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Dittmer, Jason: "Captain America in the news. Changing mediascapes and the appropriation of a superhero." In: Journal of Graphic Novels and Comics 3.2 (2012), S. 143–157. 
Added by: joachim (05/30/2013 01:42:43 PM)   Last edited by: joachim (05/12/2019 12:29:03 PM)
Resource type: Journal Article
Languages: English
Peer reviewed
DOI: 10.1080/21504857.2012.707048
BibTeX citation key: Dittmer2012
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Categories: General
Keywords: "Captain America", "Truth: Red White and Black", Baker. Kyle, Morales. Bob, Nationalism, Politics, Reception, Superhero, USA
Creators: Dittmer
Collection: Journal of Graphic Novels and Comics
Views: 6/264
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Abstract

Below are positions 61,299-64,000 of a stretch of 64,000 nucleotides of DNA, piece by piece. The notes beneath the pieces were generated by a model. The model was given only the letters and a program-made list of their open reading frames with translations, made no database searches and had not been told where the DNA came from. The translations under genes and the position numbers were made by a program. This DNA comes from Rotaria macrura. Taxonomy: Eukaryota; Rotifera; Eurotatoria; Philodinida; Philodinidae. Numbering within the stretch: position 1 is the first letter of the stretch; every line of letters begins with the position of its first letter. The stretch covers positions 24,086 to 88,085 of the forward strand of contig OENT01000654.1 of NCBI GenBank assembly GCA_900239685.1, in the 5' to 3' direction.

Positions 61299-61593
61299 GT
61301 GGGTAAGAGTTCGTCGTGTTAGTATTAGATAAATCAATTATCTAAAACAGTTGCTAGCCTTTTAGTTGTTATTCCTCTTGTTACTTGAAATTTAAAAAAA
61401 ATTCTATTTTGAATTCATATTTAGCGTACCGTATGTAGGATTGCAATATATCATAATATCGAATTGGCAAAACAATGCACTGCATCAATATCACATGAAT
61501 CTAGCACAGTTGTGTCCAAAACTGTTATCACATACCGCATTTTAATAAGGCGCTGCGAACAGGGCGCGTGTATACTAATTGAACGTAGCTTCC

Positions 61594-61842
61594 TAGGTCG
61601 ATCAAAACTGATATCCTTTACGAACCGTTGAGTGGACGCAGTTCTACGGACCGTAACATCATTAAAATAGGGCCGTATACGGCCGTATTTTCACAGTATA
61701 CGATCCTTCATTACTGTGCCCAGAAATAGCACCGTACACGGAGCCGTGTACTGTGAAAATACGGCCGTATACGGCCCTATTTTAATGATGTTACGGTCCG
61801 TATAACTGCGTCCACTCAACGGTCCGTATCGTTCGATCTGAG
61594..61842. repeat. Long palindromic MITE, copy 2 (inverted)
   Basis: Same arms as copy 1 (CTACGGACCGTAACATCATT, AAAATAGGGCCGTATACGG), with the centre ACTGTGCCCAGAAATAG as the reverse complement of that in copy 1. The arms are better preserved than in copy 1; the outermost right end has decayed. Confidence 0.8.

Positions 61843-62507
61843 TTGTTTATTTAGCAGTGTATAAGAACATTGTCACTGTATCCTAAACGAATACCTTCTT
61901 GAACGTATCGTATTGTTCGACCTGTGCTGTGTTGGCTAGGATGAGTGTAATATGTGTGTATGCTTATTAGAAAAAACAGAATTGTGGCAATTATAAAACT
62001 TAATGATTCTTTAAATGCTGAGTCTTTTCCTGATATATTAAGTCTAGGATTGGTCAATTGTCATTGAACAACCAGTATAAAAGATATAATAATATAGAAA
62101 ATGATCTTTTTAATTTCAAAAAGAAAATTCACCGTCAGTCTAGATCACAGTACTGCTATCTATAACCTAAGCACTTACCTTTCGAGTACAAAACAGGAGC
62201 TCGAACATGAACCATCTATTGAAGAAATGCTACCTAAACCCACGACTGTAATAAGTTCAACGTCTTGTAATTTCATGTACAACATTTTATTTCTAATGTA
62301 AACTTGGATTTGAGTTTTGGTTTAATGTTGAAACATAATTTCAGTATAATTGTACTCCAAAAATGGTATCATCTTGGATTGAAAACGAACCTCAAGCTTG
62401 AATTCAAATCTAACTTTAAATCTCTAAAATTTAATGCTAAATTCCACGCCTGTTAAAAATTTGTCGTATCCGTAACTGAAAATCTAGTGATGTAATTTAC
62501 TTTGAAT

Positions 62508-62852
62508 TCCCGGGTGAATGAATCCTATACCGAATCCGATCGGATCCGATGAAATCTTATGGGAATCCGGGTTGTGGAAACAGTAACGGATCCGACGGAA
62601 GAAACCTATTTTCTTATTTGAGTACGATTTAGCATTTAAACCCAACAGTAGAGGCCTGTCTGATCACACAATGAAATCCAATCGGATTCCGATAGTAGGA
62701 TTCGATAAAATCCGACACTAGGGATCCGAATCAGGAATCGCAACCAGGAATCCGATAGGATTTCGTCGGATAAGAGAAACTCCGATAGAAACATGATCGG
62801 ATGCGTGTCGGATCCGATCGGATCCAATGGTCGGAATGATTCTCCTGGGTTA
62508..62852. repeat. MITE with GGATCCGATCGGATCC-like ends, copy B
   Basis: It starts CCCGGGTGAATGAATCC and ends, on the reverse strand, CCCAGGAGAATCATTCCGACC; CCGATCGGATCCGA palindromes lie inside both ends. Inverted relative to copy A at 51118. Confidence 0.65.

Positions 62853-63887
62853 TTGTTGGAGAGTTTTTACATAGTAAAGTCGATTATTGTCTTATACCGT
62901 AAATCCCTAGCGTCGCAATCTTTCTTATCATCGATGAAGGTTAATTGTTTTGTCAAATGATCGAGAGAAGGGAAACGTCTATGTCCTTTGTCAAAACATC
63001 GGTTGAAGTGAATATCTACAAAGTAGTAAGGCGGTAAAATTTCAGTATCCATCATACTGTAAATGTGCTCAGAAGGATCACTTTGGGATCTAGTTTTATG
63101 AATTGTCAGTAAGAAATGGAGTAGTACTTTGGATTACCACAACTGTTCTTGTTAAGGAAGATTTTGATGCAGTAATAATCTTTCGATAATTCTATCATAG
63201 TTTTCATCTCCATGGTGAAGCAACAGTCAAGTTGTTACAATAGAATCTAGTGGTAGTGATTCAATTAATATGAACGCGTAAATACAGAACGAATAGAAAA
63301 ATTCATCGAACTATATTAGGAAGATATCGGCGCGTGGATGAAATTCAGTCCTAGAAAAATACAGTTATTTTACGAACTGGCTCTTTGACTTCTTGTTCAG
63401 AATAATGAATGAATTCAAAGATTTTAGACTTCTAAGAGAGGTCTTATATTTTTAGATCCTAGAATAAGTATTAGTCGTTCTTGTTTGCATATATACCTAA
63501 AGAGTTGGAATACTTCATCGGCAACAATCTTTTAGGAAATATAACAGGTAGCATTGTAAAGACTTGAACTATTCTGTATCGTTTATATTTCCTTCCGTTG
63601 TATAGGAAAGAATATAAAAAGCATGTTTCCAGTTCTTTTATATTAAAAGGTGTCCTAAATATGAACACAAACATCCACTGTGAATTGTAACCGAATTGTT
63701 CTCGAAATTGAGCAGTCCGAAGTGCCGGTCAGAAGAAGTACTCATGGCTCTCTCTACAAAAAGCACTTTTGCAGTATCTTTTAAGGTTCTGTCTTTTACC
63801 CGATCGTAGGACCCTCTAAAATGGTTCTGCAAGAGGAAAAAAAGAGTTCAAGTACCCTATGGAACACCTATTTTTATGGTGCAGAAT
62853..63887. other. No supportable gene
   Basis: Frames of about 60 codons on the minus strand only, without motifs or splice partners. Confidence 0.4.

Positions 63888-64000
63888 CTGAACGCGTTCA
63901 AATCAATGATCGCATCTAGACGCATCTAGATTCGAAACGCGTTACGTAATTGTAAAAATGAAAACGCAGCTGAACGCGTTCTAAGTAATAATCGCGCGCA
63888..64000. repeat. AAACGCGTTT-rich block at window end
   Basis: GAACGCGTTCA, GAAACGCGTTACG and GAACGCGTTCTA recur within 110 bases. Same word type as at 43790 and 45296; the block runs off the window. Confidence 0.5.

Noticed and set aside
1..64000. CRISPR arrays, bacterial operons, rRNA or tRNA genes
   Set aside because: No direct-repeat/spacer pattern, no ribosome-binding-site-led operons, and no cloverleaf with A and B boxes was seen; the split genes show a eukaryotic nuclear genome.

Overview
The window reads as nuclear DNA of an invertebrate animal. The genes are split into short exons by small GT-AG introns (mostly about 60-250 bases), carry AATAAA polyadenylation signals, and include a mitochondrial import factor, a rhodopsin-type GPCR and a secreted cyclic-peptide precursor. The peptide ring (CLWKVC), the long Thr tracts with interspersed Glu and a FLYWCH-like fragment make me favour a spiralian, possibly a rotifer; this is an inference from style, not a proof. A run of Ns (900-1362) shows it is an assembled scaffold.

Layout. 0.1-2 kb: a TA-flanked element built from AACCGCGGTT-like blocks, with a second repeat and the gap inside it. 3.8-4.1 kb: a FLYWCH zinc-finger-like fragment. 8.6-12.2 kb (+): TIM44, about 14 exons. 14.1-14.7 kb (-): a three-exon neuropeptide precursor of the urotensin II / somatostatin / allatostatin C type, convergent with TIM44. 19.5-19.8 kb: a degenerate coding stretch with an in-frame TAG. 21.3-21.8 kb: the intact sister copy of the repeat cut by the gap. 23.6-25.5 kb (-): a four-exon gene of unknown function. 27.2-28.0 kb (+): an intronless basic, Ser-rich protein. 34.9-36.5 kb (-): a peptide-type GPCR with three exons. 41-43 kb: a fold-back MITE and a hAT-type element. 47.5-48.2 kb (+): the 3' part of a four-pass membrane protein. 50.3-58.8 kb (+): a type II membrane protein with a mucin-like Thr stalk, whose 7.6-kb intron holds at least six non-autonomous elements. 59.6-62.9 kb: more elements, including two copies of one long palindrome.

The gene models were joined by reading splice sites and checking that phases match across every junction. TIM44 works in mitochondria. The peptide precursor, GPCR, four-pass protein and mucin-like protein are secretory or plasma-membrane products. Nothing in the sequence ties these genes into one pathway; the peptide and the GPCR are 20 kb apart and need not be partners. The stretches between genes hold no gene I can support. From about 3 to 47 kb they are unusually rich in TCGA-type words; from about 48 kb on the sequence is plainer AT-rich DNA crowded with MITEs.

This paper considers the politics of superheroes, not through the representation of political issues in storylines but through the way in which those storylines are caught up by new audiences and thus rendered political. By considering three political ‘events’ of the last decade in which storylines from Captain America broke away from the page and became part of the larger public discourse, this paper examines the ways in which superhero narratives are caught up in broader media circuits constitutive of political discourse. Through these circuits superhero narratives are re-presented to much wider audiences, and in these circuits journalistic practices and media technologies produce new narratives of American politics. The media events analysed here are the 2002–2003 publication of Truth: Red, White, and Black, the 2007–2008 ‘Death of Captain America’ storyline, and the 2010 narration of conservative Tea Party activists as racist. This paper concludes that the fragmenting mediascape makes it increasingly difficult for the producers of superhero tales to control the reception of their tales, with implications for the notion of the superhero as the symbol of social cohesion.
  
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